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In statistics, G-tests are likelihood-ratio or maximum likelihood statistical significance tests that are increasingly being used in situations where chi-square tests were previously recommended.

The commonly used chi-squared tests for goodness of fit to a distribution and for independence in contingency tables are in fact approximations of the log-likelihood ratio on which the G-tests are based. This approximation was developed by Karl Pearson because at the time it was unduly laborious to calculate log-likelihood ratios. With the advent of electronic calculators and personal computers, this is no longer a problem. G-tests are coming into increasing use, particularly since they were recommended in the 1994 edition of the popular statistics text book by Sokal and Rohlf[1]. Dunning introduced the test to the computational linguistics community where it is now widely used.

The general formula for Pearson's chi-squared test statistic is

where Oi is the frequency observed in a cell, E is the frequency expected on the null hypothesis, and the sum is taken across all cells. The corresponding general formula for G is

where ln denotes the natural logarithm (log to the base e) and the sum is again taken over all cells.

The value of G can also be expressed in terms of mutual information of the contingency table or as the difference of the entropy of the contingency table and the entropy of the row and column sums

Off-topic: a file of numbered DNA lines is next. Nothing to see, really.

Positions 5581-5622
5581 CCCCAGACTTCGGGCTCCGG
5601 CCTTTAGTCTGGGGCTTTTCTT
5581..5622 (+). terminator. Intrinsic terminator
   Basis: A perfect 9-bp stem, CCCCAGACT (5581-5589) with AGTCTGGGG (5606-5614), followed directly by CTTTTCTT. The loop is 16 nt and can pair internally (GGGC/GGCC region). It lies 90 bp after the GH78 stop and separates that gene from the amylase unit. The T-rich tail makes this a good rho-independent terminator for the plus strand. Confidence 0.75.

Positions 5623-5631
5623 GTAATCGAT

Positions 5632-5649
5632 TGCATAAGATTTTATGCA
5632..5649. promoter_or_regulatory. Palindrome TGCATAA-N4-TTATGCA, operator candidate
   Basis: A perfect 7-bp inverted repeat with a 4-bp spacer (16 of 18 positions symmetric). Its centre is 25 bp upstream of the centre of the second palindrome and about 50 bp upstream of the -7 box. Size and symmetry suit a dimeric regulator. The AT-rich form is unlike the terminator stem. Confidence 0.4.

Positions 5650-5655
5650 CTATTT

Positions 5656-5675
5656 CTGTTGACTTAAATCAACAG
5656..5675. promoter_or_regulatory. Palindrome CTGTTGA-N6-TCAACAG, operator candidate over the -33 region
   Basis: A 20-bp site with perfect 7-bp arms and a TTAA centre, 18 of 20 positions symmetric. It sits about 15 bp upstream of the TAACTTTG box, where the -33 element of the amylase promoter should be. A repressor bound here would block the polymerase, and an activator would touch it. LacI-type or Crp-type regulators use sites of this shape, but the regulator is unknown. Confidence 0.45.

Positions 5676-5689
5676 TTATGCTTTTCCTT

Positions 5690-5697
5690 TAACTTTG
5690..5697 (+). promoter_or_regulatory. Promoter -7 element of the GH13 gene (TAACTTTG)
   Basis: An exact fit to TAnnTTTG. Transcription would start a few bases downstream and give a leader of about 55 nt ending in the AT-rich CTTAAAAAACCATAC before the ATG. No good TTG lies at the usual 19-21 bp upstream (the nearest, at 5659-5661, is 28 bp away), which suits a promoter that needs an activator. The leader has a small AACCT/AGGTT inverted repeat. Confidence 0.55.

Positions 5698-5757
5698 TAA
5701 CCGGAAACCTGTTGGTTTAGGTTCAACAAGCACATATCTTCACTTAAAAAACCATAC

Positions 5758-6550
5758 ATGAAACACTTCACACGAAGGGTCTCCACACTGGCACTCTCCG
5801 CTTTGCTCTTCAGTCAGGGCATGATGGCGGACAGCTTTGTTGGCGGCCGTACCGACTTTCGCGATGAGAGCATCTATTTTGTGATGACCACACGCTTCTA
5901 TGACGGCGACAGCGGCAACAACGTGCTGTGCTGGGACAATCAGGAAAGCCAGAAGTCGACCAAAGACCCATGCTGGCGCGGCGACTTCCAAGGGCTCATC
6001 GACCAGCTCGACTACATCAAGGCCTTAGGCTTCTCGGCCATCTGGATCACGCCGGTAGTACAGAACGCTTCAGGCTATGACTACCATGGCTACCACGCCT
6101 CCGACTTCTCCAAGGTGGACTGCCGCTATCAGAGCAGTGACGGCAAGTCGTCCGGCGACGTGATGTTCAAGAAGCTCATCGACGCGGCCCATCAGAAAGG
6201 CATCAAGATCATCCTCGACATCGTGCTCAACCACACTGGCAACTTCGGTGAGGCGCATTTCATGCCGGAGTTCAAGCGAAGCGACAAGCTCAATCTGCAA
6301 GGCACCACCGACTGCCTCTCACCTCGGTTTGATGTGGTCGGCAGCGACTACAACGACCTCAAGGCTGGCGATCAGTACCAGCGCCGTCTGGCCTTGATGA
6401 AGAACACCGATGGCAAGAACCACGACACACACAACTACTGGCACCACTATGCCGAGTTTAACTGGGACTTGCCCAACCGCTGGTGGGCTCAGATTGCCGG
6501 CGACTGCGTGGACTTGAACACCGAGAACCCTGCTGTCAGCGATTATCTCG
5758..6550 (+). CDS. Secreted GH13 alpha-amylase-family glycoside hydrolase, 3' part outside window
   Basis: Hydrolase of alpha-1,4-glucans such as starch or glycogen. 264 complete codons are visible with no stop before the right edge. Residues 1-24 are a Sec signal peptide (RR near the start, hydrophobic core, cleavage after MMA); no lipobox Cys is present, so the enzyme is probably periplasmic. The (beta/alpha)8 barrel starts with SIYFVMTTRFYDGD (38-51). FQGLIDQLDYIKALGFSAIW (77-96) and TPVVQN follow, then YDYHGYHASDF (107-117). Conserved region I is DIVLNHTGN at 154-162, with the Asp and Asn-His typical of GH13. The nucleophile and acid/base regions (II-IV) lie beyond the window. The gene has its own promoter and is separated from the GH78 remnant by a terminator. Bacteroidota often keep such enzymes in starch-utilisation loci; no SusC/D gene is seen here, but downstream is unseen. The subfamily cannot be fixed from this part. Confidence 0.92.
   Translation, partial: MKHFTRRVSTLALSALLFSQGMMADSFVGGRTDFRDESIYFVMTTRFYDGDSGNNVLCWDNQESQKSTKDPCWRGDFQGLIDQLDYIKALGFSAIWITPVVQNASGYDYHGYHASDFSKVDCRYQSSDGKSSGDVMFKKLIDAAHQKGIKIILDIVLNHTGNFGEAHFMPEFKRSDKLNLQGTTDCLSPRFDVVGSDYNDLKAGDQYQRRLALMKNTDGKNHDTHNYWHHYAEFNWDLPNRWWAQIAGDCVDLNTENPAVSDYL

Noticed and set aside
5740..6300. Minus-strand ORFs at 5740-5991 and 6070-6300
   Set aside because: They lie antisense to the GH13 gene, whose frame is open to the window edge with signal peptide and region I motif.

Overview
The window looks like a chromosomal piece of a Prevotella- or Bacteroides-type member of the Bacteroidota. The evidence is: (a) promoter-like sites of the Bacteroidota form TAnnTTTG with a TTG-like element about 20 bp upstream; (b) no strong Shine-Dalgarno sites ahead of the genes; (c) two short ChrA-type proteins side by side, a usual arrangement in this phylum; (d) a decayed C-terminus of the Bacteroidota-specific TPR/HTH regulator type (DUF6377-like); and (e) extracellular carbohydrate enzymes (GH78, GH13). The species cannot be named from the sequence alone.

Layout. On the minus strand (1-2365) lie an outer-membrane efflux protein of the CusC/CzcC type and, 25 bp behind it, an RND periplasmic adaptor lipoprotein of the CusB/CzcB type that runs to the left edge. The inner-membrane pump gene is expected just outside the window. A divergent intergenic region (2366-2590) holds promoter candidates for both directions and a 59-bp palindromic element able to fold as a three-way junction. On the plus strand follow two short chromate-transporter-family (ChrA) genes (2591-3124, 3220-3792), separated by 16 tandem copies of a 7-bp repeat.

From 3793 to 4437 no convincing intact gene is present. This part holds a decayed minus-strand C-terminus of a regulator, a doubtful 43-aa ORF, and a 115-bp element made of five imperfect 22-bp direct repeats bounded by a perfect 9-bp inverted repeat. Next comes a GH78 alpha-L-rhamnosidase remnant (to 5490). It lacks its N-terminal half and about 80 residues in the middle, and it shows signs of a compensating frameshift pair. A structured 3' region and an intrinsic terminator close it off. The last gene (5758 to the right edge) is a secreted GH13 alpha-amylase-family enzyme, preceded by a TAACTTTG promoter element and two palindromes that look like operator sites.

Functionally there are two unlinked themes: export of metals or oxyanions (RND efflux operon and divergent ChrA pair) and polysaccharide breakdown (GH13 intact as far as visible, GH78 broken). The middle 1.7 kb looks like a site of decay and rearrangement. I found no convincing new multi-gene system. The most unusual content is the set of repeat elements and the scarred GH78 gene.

where the entropy of some observed distribution is defined as and , and . is the "Mutual Information between the row vector and the column vector" of the contingency table.

It can also be shown that the inverse document frequency weighting commonly used for text retrieval is an approximation of G where the row sum for the query is much smaller than the row sum for the remainder of the corpus. Similarly, the result of Bayesian inference applied to a choice of single multinomial distribution for all rows of the contingency table taken together versus the more general alternative of a separate multinomial per row produces results very similar to the G statistic.

Given the null hypothesis that the observed frequencies result from random sampling from a distribution with the given expected frequencies, the distribution of G is approximately that of chi-squared, with the same number of degrees of freedom as in the corresponding chi-squared test.

For samples of a reasonable size, the G-test and the chi-squared test will lead to the same conclusions. However, the approximation to the theoretical chi-square distribution for the G-test is better than for the Pearson chi-squared tests in cases where for any cell |OiEi | > Ei, and in any such case the G-test should always be used.

For very small samples the multinomial test for goodness of fit, and Fisher's exact test for contingency tables, or even Bayesian hypothesis selection are preferable to either the chi-squared test or the G-test.

Statistical Software


  1. Sokal, R. R., & Rohlf, F. J. (1994). Biometry: the principles and practice of statistics in biological research., 3rd edition. New York: Freeman. ISBN 0-7167-2411-1.
  • Dunning, Ted (1993). Accurate Methods for the Statistics of Surprise and Coincidence., Computational Linguistics, Volume 19, issue 1 (March, 1993).